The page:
Discussion 3: Sad Church

Oklahoma City memorial

A story

Everyone knew Mrs B at church. In her nineties, she was a familiar figure in her wheelchair, a rug tucked over her knees. Every Sunday, she followed the service intently, saying and singing every word loudly and clearly, including those uttered by the parish priest, – and approximately a second behind everyone else.

People complained about Mrs B and her echo, though no one said anything about it to her face. However, when Mrs B died, the church began gradually to fall apart. People who had, without realising it, relied on her to speak the service for them, felt less confident. Newer people, whose nervousness about being accepted was covered by her echo, felt exposed. The parish clergy felt curiously isolated without her elderly voice supporting and following them. Slowly, it became clear that she had provided a bridge between congregation and clergy, between complacency and failure, between old and young, between able bodied and disabled people in the congregation around her. She was a kind of social and liturgical glue for the church and she was no longer there she was missed. The church became sad and had to find ways to recover that sense of solidarity, spirituality and wellbeing.

Some things to think and talk about:

  • Who are the people who are the ‘glue’ in your church or Christian community?
  • Have you experienced times when a person, maybe a vicar or a congregation member or a family, leaves the church and creates a sense of loss and sadness?

Country Living

Another story – forgotten people

Farming is hard going, you work long hours in a machine, on your own for a lot of the day. You could be first out in the morning and last one in at night, get your tea, go to bed – repeat! That can be from springtime to wintertime.

So often men feel like they have to be like robots and not show emotion.

News Story: Young farmer speaks of brave battle…

Adam, a farmer from Peebles, spoke out about his mental health struggles and how he was too proud to tell anyone about them. Eventually, he found himself in a very dark place and tried to take his own life. Fortunately, after resisting help, he found the strength to accept it and has recovered.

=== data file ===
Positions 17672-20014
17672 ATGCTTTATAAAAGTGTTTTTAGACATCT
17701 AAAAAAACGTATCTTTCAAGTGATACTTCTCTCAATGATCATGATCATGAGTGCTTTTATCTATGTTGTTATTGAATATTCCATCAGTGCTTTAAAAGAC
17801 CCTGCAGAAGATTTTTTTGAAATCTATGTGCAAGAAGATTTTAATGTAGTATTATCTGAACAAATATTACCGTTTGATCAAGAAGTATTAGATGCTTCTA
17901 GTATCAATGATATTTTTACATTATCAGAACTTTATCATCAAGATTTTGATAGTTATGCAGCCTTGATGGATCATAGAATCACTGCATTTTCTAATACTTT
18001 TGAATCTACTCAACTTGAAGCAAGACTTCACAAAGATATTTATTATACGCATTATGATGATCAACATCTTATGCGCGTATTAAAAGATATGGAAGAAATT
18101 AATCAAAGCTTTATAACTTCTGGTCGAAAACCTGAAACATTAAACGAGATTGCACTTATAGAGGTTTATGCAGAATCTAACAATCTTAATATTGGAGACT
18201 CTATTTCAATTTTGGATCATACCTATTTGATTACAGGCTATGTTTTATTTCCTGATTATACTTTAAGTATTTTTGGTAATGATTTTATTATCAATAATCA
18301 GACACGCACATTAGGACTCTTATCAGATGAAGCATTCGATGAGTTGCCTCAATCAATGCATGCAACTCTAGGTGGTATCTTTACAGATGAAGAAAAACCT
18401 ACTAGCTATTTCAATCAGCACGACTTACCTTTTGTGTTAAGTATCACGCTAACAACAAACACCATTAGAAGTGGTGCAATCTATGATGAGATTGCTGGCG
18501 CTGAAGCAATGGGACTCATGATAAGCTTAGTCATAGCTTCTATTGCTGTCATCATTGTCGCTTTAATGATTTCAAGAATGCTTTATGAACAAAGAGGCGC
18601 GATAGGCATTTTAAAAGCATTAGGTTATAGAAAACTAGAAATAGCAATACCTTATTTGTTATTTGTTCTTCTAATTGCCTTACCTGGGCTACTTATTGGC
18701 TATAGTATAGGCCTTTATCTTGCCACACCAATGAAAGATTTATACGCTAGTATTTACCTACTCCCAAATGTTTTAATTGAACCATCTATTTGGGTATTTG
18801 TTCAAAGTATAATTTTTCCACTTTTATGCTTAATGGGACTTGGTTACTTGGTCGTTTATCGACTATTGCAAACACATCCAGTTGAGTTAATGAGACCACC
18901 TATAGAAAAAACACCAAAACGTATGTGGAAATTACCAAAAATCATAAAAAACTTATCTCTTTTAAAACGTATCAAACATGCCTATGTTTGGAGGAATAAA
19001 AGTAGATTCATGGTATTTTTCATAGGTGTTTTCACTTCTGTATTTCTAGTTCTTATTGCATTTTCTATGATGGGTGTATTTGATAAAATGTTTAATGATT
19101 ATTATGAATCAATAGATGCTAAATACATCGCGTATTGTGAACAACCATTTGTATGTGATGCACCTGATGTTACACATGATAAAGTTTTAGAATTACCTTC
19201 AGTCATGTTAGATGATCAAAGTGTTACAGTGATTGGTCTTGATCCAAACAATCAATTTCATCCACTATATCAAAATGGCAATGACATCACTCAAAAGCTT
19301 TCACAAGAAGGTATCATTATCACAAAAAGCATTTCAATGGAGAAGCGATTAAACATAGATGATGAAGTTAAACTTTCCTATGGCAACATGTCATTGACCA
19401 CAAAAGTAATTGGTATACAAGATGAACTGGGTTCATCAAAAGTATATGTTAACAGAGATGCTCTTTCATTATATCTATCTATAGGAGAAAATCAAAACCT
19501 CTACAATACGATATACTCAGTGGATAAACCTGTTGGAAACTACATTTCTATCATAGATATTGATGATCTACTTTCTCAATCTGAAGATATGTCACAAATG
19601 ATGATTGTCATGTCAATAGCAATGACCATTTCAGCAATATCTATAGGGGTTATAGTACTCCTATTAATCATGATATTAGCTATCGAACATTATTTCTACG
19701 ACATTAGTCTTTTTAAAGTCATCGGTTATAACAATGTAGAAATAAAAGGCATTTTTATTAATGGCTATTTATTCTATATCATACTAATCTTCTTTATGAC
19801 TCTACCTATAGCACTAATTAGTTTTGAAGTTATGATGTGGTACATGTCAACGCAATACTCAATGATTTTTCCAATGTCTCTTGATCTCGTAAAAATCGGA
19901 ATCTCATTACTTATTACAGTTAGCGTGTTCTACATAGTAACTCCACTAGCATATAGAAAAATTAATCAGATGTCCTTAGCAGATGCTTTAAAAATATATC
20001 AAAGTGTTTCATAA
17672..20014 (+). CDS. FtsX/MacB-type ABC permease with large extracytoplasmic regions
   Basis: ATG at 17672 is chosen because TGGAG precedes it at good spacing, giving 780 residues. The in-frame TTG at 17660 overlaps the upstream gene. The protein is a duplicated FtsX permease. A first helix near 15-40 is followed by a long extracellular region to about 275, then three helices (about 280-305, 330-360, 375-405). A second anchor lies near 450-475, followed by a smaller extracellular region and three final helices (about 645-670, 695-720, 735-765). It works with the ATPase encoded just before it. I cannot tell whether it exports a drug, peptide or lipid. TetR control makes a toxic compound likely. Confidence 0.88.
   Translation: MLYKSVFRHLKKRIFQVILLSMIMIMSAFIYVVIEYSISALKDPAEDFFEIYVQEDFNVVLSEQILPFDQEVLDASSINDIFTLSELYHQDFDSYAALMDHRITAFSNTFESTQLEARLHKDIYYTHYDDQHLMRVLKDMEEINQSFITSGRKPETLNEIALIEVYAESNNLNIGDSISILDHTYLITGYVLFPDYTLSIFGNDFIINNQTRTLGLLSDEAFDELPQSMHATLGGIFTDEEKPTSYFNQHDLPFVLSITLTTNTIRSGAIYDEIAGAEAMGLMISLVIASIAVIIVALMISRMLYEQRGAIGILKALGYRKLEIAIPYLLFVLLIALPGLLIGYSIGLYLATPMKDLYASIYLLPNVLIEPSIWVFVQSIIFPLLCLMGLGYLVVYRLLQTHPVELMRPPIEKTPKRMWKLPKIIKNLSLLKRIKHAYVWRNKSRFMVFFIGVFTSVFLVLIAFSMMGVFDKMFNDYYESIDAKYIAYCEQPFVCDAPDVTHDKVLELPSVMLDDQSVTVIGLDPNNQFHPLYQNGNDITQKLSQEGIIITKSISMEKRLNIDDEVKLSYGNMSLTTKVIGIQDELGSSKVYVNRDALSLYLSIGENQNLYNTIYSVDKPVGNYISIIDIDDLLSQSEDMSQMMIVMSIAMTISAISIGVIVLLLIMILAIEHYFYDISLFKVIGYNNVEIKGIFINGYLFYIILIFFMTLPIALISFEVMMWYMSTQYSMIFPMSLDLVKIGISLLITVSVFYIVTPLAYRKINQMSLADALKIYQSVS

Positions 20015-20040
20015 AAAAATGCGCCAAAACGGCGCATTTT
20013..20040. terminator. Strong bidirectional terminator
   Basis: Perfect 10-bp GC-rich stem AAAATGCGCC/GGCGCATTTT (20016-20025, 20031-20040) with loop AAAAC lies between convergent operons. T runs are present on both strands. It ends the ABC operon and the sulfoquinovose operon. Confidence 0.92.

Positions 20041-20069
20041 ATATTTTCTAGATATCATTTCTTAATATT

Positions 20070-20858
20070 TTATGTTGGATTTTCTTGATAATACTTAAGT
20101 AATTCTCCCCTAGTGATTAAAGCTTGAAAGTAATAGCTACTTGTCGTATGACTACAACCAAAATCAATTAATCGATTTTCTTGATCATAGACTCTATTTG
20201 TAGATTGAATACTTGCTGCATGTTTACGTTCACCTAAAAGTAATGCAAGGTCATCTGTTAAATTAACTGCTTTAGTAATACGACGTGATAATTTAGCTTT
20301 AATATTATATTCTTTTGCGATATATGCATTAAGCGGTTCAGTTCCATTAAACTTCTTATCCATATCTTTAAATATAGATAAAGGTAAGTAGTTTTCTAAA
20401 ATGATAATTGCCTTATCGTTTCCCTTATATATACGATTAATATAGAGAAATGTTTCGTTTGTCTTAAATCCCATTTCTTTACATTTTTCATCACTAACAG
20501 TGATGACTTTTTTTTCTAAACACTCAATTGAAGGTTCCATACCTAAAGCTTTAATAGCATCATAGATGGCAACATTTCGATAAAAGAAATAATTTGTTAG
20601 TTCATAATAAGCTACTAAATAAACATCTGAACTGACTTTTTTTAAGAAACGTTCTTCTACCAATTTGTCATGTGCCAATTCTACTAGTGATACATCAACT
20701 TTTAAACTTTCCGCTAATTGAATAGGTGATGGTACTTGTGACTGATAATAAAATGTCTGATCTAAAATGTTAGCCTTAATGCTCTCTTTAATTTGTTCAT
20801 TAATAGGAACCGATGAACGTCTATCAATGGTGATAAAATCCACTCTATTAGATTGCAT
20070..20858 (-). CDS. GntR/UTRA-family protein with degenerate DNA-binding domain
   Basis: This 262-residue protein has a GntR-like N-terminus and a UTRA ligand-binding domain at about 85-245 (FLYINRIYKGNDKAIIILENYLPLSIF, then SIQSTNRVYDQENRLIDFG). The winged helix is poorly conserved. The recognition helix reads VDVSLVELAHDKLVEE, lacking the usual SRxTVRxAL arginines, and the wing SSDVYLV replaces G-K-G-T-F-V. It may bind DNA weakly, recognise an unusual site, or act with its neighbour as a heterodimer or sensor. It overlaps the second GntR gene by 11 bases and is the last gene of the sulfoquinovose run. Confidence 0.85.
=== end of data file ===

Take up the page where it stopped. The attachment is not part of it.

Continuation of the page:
But people like farmers, and perhaps especially some men, often end up overlooked or forgotten, precisely because they are, as Adam says, out working on their own and largely invisible to their community. Freight train drivers on night shift, long-distance lorry drivers and others may need the help which comes from fruitful relationships and sharing problems, but lack the support networks that others rely on and may be too proud, stubborn or ashamed to admit the need for help.  

In her chapter for Building a Relational Culture: finding fellowship in the Church of England, Alison Webster lays out some of the significant ‘sadnesses’ of our modern world:

[People] talk of the prevalence of loneliness and isolation within their communities; of polarisation in society, fed by social media; of low self-esteem and poor mental health, including amongst young people. Above all – and especially after Covid and in the midst of a cost-of-living crisis, they recognise the threat of grinding poverty, and the ever-present stark reality of huge inequality in every village, town and city in our country.

These sadnesses and difficulties can colour the life of our churches, but if we fail to recognise them in the lives of others, then we have no remedy. Alison argues that being more relational in congregational life, learning to care deeply for others, allows us to ‘remember’ and look out for people like Adam, and so to bring the transformative hope of the Christian faith to focus on those who are struggling and in pain. We can move from sad church to a supportive, community focussed church.

Read more: Collectives are our Future

Some more things to talk about

  • Who are the left-out and forgotten people in your community? Who might you need to ‘remember’?
  • What positive actions can be taken to make the church more supportive of people who ‘don’t want to talk about it’?
  • How do we go about really caring deeply for others? What does that look like?
  • How can we find the time, the resources and the love in Christ to be there for our communities?

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